"Try to imagine an intelligent pocket planner—wait, not just any 'intelligent' pocket organizer; imagine one with *real* intelligence, capable of running autonomously. Just think of how it would revolutionize the consumer electronics industry. It's the pocket planner that would do the planning for you!"
These were the words Andrew Hartford told the board, minutes before the approval of his latest bright idea yet: an intelligent computer planner, capable of efficient, nigh automatic schedule planning. And what more, it wasn't just a garden variety piece of hardware; it had more power than a pocket organizer, all loaded into one tiny chip, and was available as an attachment to a wide array of compatible cell phones.
Andrew was a gifted inventor, and a better salesman. He had a Midas touch to these things; he knows how to build something cool, and how to sell it to people.
With this planner, Hartford Industries may easily outsell the Apple Company (well, theoretically), which is rumored to be making a pretty-to-look-at cell phone overloaded with tacky useless features. Why only trade, when you can also upgrade? This was the Hartford Industries credo; instead of just making a new piece of hardware, the company also manufactures widgets attachable to existing pieces of hardware that would tap into a thriving preexisting market.
Look out Billy; there's a new geek god rising from the horizon.
"We in the industry like giving 'code names' to our projects." Said Andrew, excited like a kid in a candy store. Beside him was his on-and-off girlfriend Sally, a pleasant-looking woman in her early thirties. She looked perplexed; her face glared with seeming regret that Andrew could barely notice in his excitement.
"Uh... what is it, Andy?" Said Sally, feigning interest.
"You really want to know?" Andrew responded.
"It's actually a sort-of acronym. We call it the Managerial Automaton CracKer: MACk, for short. See, it's a chip. And you can "crack" it into your cell phone to give access to the nifty features in it. Isn't that great?"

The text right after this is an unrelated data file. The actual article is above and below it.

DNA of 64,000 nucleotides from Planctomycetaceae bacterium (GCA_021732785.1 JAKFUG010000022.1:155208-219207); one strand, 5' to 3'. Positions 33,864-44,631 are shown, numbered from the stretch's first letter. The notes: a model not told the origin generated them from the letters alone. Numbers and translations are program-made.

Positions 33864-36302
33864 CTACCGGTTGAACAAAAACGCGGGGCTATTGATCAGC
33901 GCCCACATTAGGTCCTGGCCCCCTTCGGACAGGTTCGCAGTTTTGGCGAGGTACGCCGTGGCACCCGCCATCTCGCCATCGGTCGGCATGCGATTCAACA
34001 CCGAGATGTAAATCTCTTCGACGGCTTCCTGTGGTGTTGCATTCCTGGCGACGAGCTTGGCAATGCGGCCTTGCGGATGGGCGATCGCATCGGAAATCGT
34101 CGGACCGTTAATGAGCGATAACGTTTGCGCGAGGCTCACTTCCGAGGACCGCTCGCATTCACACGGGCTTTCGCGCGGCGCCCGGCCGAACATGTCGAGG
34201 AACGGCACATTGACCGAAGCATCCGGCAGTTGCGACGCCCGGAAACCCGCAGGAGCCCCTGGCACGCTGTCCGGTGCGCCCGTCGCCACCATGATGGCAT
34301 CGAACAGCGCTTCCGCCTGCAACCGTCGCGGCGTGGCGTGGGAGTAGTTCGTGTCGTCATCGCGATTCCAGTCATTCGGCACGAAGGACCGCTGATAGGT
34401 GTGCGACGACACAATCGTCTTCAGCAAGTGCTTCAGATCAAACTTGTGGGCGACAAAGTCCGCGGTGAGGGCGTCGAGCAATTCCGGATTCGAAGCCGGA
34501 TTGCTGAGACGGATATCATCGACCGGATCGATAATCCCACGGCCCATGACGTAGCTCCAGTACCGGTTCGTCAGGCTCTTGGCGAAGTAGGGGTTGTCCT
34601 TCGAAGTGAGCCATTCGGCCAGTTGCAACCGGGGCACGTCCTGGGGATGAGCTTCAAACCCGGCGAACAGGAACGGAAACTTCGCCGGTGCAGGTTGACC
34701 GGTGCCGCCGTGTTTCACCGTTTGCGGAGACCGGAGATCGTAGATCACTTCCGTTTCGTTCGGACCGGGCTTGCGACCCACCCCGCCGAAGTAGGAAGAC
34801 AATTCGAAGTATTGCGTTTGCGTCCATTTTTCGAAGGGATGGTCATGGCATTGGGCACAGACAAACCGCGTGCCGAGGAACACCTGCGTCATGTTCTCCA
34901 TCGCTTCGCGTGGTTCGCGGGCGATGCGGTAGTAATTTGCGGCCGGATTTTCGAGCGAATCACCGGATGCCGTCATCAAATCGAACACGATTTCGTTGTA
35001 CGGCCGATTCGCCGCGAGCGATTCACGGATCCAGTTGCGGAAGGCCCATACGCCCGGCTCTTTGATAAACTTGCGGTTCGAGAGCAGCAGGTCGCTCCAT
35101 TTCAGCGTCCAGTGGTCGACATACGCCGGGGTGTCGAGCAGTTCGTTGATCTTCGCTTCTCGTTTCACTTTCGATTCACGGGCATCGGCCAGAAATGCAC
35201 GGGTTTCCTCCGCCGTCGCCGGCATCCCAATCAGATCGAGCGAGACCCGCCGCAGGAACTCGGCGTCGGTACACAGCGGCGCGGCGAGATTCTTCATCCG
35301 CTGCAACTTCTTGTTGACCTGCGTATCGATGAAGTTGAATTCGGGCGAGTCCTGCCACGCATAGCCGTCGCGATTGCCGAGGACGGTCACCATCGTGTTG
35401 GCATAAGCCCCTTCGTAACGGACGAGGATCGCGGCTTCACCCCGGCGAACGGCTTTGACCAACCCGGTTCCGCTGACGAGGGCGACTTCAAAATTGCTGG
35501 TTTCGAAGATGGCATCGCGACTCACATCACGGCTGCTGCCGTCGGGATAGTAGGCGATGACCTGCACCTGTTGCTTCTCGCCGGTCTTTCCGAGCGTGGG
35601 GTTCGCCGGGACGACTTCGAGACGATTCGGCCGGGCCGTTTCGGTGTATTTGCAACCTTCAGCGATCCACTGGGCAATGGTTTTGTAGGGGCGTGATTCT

"That's—wonderful, Andy." She said hesitantly, "Do you think that your company programmers could handle it?"
"Them? Wouldn't bet on it. I did the bulk of the code myself. I'm also head of the programming team."
"That's amazing, Andrew. You sure are busy. Is there anything you can't do?"
"I know. I'm already thinking of the possibilities. If I can get the code just right, I might be able to create a built-in chatbot."
"A program that you can chat with?"
"Not just any chatbot. One that can beat the Turing test. You won't believe you're talking to a machine!"
"What is it, what's wrong?"
"I'd just like to say that--"
"If it's about our relationship I've been thinking..."
"I've been thinking, too. What if..."
"Say no more. All these years, I've been longing to settle down, and have a family. Maybe it's about time we..."
Andrew paused. This was the moment of truth; three years in the making. He took a small box from his tuxedo pocket. In it was a 24-carat gold ring with a small, elegant-cut diamond in the center. He even had a simpler gold wedding ring pre-ordered at Switzerland, ready to be made at his request.
"Sally McDowd,. Would you marry me?"
"I'm sorry. But I can't."
"It's nothing, Andrew. It's not you, it's me."
"What?" Andrew said. He was flabbergasted. Nothing he did ever went against his plans—not before. Everything was so well thought of; the candlelit dinner by their favorite restaurant, booked several months in advance to coincide with the 3rd anniversary of their first date. The mood was also intricately and meticulously planned, with a live orchestra softly playing their favorite song in the background. And the crème de la crème of them all was an engagement ring, placed in his pocket, waiting for the big question.